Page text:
The Effect of Sound Awareness Training on Phonologically Undeveloped Kindergarten Students
MetadataShow full item record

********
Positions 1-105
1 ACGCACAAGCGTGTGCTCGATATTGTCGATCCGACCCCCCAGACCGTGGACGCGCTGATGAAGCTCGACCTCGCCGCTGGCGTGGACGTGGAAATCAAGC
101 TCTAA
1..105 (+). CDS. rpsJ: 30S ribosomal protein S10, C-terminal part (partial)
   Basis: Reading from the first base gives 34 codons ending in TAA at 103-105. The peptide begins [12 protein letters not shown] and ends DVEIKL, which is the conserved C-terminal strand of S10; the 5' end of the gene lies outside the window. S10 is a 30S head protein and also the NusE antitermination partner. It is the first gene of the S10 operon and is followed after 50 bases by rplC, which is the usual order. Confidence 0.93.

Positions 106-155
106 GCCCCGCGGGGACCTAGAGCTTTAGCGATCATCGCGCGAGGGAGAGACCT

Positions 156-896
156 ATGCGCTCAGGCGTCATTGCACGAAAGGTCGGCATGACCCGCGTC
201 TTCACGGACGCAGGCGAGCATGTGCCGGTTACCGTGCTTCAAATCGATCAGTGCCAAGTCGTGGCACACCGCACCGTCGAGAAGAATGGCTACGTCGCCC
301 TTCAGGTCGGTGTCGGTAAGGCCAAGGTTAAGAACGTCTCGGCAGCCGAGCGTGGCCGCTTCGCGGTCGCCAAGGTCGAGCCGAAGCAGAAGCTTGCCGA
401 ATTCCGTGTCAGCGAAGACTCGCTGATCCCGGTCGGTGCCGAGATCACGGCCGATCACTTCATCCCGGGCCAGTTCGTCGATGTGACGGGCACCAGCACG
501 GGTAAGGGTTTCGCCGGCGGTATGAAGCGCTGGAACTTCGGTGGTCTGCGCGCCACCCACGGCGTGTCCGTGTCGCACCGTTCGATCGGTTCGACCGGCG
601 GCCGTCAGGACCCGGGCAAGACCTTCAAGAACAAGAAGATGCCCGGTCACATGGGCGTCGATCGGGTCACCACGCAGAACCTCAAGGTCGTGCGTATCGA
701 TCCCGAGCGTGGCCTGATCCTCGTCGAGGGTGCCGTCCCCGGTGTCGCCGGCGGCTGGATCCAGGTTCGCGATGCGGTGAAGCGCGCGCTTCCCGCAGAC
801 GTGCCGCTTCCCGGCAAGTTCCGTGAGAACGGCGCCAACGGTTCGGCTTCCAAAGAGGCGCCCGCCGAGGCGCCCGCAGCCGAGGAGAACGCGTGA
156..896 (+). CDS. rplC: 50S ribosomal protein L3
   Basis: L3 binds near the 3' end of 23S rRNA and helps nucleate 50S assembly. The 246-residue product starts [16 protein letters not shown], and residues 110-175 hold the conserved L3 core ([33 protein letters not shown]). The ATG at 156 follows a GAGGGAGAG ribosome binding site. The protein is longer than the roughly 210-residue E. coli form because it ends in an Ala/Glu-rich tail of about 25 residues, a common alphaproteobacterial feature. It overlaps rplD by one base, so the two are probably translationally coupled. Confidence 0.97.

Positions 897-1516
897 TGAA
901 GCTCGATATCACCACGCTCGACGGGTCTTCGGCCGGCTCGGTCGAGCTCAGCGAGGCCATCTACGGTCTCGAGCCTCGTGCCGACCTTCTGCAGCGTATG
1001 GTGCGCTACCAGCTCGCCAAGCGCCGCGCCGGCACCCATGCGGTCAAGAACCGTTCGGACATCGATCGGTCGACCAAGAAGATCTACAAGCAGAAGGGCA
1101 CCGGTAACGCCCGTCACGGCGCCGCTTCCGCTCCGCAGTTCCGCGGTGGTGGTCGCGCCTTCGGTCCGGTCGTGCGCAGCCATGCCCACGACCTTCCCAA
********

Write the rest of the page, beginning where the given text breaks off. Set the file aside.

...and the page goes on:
The purpose of this study was to examine the effect of explicit phonological awareness training on kindergarten children who were found to be undeveloped phonologically and who lived in a midsized low socioeconomic urban area in a mid-American state. Forty-two children were given the TOPA Phonological Awareness Test. Using learning factor tests, twelve of the twenty-three eligible children were found to qualify for the study and were placed randomly into treatment and control groups. Prior to the treatment the two groups did not differ in age, phonological awareness development, or in letter identification. After a fourteen week intervention with Torgesen and Bryant's Phonological Awareness Training for Reading program, the TOPA posttest was given. Using a ~ test on independent student samples, a significant difference of 4.35, greater than the critical value at the .01 level of confidence was found in mean raw scores between the treatment and control group. The study confirmed that phonological awareness can be developed in undeveloped kindergartners with explicit sound awareness training in this sample of children. Children who did not receive the training did not improve significantly in sound awareness.